Mormon church's Provo MTC: Exclusive look of the largest missionary training facility in the world
Deseret News Archive
Editor's note: This is the first in a three-day series offering a closer look at how the LDS Church trains missionaries before they are sent into the field.
PROVO — From MLI to LTM to MTC and from TE to TRC to TALL, this is not your father's missionary training experience anymore.
And certainly not your grandfather's.
With a current missionary force of 53,660 volunteering 18 months to two years of their lives to spread the good word worldwide, The Church of Jesus Christ of Latter-day Saints is in its ninth decade of formal missionary training and celebrating its golden anniversary of centralized language instruction.
And it is taking its missionary training across the globe and into the future, coupling a 10-year expansion project and technological advances at its flagship Provo Missionary Training Center with 14 satellite facilities in as many countries.
These missionaries "fill the Lord's mandate to go into all the world and preach the gospel," said Elder Richard G. Hinckley of the church's First Quorum of the Seventy and executive director of the church's Missionary Department.
"And they do so willingly. They don't know what they're getting into, for the most part, unless they've had siblings or close friends who have served — they do a wonderful job. They're young, they're inexperienced, and by the time they come home, they are mature and wonderful young people."
And the start of that service begins at a training center.
In 1925, the LDS Church established its Church Missionary Home and Preparatory Training School — or the Salt Lake Mission Home — where outgoing missionaries spent up to a week in training and preparation.
Fifty years ago this fall, the church created a Missionary Language Institute (MLI) on the BYU campus for Spanish-speaking missionaries. The name evolved into the Language Training Mission, with additional languages added and similar language-specific programs spread to at church colleges in Idaho and Hawaii.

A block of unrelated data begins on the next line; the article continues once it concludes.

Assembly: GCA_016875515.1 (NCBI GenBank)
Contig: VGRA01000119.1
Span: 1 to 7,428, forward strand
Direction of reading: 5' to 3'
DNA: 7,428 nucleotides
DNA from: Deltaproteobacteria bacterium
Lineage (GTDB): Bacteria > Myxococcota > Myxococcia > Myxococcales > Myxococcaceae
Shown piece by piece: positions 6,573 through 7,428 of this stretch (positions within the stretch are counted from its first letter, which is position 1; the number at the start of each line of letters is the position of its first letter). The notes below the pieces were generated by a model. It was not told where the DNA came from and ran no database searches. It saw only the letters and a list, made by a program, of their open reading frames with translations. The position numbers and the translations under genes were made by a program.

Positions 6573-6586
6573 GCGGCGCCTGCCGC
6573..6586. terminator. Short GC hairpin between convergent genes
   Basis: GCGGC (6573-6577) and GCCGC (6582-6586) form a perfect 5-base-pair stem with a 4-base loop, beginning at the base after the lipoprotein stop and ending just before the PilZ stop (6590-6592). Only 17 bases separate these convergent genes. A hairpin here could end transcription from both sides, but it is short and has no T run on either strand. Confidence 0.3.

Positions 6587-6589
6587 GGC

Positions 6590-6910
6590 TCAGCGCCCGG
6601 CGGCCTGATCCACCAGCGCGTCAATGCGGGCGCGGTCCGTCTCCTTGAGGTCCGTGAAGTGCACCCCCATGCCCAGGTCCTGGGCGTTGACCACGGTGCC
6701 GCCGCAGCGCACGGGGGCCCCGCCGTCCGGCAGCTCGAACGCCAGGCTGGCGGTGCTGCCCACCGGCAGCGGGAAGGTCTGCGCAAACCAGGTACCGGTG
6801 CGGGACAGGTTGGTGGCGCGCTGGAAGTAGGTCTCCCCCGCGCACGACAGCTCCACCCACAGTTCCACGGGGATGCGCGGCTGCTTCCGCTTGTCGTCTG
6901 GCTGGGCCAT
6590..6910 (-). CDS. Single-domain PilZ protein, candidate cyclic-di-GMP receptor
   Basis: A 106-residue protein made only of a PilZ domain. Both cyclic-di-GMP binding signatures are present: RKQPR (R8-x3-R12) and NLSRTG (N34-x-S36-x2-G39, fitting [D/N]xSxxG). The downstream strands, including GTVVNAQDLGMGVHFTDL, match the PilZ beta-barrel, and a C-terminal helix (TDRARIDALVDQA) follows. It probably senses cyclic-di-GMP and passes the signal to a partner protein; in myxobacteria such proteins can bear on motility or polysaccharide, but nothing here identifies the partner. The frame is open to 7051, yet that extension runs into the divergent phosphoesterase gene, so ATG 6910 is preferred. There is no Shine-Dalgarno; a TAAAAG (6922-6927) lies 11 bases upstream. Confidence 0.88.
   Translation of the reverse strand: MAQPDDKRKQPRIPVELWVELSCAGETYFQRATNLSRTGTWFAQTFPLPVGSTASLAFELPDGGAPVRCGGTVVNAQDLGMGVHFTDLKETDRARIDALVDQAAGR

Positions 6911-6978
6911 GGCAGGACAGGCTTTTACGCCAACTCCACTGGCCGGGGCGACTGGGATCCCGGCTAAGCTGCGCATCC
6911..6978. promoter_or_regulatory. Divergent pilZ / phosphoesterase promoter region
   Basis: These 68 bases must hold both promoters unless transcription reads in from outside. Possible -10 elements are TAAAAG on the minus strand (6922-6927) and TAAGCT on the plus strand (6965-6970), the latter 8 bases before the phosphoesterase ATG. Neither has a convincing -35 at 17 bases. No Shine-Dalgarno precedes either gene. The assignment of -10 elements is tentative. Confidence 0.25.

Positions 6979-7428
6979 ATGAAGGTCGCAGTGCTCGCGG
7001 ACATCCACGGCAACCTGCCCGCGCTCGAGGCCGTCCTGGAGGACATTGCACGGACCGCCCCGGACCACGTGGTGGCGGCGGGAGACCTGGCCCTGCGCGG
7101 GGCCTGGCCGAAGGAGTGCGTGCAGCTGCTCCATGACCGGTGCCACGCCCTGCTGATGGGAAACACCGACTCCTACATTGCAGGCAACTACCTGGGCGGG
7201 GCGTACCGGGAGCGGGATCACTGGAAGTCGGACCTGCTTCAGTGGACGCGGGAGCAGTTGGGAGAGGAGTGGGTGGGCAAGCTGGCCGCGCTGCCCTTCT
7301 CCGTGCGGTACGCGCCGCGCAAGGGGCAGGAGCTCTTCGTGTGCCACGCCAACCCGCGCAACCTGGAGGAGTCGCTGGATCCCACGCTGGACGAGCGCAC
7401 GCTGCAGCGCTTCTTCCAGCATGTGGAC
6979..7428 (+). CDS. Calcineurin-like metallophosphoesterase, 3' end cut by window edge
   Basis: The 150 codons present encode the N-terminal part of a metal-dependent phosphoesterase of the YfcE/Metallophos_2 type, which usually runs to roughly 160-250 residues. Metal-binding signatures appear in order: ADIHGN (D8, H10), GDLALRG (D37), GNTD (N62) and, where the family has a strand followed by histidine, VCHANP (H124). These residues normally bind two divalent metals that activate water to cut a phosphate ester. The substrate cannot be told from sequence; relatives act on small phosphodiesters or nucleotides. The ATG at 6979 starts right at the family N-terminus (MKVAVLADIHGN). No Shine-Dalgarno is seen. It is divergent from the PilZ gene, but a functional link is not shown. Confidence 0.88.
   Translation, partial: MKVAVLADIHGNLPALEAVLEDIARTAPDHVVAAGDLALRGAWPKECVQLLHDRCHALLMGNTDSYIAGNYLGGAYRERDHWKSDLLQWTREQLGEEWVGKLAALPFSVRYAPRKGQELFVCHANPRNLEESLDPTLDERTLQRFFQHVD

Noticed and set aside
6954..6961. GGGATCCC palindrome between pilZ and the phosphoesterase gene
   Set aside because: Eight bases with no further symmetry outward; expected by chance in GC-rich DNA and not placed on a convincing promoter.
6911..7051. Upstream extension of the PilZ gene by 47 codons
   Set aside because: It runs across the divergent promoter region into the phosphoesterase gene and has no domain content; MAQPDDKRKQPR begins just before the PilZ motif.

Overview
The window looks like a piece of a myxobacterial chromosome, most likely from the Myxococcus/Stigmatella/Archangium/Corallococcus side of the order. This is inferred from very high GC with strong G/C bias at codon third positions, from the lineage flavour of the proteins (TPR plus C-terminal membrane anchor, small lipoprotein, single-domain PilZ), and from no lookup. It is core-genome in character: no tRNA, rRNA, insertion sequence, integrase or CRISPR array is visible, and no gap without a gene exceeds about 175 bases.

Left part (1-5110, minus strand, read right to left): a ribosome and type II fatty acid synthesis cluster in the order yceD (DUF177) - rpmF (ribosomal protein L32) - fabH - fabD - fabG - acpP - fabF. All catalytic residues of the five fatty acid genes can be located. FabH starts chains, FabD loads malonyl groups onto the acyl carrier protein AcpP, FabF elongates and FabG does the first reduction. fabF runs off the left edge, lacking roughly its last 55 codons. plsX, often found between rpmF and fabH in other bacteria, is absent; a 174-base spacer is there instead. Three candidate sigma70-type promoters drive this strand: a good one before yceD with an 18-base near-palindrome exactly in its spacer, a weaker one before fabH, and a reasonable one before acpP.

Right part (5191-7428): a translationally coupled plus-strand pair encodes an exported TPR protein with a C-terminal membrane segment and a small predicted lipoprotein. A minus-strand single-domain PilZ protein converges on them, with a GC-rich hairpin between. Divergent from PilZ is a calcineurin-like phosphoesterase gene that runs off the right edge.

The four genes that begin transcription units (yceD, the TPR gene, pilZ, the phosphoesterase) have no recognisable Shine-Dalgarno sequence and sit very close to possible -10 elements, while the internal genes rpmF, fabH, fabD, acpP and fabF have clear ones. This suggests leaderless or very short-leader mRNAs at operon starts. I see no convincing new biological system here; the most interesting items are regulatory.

In 1976, a separate LTM complex was designed and constructed near the BYU campus, while a year later, the first international missionary training center arose, in Brazil. And in 1978, the LTM became Provo's flagship Missionary Training Center, to prepare and refine all missionaries, not just those learning a language.
But don't think the "language" aspect is lessened with the change of names and focus. The Provo MTC still trains in 52 different languages, serving as the starting point for all missionaries called to serve in the church's North America missions and for many North Americans serving in foreign countries.
English-speakers train for three weeks before departing for their assigned areas. Those learning a language remain for eight weeks — 12 weeks for more difficult languages such as Russian, Finnish, Mandarin, Cantonese and Japanese.
Provo MTC director Richard I. Heaton says the real story of the MTC is found in the missionaries themselves and in their sacrifices and struggles in what he calls "a place of growth."
"They become strong and powerful people to go on to the next level — the mission field — where they go through the same struggles again," he said.
Heaton adds that perhaps the MTC is best described for what it is not. "It's not a boot camp where you drive them, nor is it an intensive program where you break them down to build them back up. … we're not baby-sitting missionaries or trying to get them to comply or control them, to have them become robots."
Rather, the missionaries are expected to benefit from the regimen and self-discipline. "It doesn't force you as much as it allows you to develop these habits," said Elder Bryan Lozano of Long Beach, Calif., preparing to speak Spanish in the Texas San Antonio Mission.
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